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Sat, 21 Sep 2019
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Attention

Japan's Sakurajima volcano erupts leaving city 5 miles away 'covered' in ash

Ash began falling over Kagoshima within an hour of the eruption

Ash began falling over Kagoshima within an hour of the eruption
One resident of Kagoshima was "completely covered with ash" after Japan's Sakurajima volcano erupted

Volcanic ash has rained down on a city after Japan's Sakurajima erupted and belched a massive column of ash two miles into the sky.

People in Kagoshima - five miles away from the volcano - posted photos on social media showing their ash-covered clothing or cars, and the particles falling in the streets.

One resident tweeted: "Sakurajima's ashes!!! Because I forgot my umbrella, I was completely covered with ash. The second photo is an ash-covered bag."

Sakurajima, of the most active volcanoes in the world, erupted at about 4pm local time.


Snowflake

Mammoth Mountain in California gets first snow of the season after a very short summer

Mammoth Mountain gets first dusting of the season.
© Peter Morning / Mammoth Mountain Resort
Mammoth Mountain gets first dusting of the season.
Like a movie trailer of things to come, Mammoth Lakes got its first snow of the season early Thursday. By noon it was mostly gone, although it served as a reminder that the Eastern Sierra ski season is only seven weeks away.

Lows on Thursday night were forecast for the mid-20s, another sign that as fall begins on Monday, winter in the Sierra will be close behind. Mammoth Mountain lifts will begin to spin Nov. 9, likely with mostly machine-produced snow, courtesy of the cooler nights.

Lake Tahoe's Squaw Valley and Mt. Rose ski resorts reported snow at high elevations earlier in the week from the same system.


Attention

We've lost 3 billion birds since 1970 in North America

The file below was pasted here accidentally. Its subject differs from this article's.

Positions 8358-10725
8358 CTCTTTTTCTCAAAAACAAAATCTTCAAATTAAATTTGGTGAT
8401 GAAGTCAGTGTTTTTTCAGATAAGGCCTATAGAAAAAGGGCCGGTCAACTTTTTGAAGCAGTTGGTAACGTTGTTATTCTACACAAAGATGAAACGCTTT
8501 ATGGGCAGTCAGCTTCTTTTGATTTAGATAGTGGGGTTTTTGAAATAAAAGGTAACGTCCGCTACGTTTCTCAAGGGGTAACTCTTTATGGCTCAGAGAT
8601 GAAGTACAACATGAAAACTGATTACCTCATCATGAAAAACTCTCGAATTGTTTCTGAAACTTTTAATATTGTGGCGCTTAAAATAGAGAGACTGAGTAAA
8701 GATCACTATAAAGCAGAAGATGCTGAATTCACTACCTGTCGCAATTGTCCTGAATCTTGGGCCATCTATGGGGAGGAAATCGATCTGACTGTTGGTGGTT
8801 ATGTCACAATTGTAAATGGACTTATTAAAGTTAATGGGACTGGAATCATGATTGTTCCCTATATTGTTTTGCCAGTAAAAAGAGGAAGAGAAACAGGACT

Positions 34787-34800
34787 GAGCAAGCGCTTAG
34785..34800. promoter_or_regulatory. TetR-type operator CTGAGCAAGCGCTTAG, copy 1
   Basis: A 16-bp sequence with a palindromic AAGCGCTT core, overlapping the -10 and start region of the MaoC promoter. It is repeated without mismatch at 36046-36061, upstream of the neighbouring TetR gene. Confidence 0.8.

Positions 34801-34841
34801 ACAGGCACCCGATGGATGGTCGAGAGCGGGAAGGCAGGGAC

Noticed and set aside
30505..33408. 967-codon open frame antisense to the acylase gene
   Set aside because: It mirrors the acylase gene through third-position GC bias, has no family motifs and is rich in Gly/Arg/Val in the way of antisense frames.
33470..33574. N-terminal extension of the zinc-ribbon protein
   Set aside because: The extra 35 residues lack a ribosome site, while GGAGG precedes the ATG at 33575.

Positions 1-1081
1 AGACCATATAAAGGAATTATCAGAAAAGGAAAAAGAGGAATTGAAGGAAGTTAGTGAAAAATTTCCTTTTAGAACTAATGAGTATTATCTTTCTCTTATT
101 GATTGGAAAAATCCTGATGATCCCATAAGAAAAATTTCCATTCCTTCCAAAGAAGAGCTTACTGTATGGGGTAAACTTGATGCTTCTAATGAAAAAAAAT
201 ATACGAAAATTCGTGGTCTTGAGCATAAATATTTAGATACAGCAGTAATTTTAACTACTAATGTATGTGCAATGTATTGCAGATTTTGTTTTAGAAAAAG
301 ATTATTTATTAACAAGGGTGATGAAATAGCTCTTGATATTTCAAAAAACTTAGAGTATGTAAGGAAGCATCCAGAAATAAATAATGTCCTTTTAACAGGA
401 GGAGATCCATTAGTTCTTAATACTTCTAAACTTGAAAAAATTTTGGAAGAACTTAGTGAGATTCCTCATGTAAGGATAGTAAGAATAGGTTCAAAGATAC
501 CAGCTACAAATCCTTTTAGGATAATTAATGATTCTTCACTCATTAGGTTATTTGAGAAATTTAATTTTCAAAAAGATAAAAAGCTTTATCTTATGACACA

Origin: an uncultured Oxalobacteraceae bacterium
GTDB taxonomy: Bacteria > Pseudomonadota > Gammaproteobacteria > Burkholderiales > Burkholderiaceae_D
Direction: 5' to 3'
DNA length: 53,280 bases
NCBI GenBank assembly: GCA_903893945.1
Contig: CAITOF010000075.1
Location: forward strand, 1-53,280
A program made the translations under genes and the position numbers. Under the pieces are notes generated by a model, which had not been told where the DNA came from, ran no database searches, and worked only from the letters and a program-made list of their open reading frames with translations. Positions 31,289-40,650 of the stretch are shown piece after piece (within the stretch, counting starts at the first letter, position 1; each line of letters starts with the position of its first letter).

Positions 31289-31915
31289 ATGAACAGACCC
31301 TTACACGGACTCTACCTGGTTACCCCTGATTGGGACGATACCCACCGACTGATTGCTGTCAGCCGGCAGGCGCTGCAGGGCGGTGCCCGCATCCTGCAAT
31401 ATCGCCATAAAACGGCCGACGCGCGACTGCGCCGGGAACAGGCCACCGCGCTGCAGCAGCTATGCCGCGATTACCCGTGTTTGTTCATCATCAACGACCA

Populations of rare and common birds alike are decreasing across North America, including (clockwise from top left) snowy owls, sanderlings, cactus wrens and Western meadowlarks.

Populations of rare and common birds alike are decreasing across North America, including (clockwise from top left) snowy owls, sanderlings, cactus wrens and Western meadowlarks.
Scientists found profound losses among both rare and common birds

Nearly 3 billion fewer birds exist in North America today than in 1970.

While scientists have known for decades that certain kinds of birds have struggled as humans (and bird-gobbling cats) encroach on their habitats, a new comprehensive tally shows the staggering extent of the loss. Nearly 1 in 3 birds — or 29 percent — has vanished in the last half century, researchers report September 19 in Science.

"Three billion is a punch in the gut," says Peter Marra, a conservation biologist at Georgetown University in Washington, D.C. The loss is widespread, he says, affecting rare and common birds alike. "Our study is a wake-up call. We're experiencing an ecological crisis."


Cloud Precipitation

Tropical Depression Imelda dumps more than 40 inches of rain on Southeast Texas - 5th wettest tropical cyclone for the contiguous US

Imelda flooding

Vehicles were nearly submerged Thursday morning near the Elegante Hotel in Beaumont.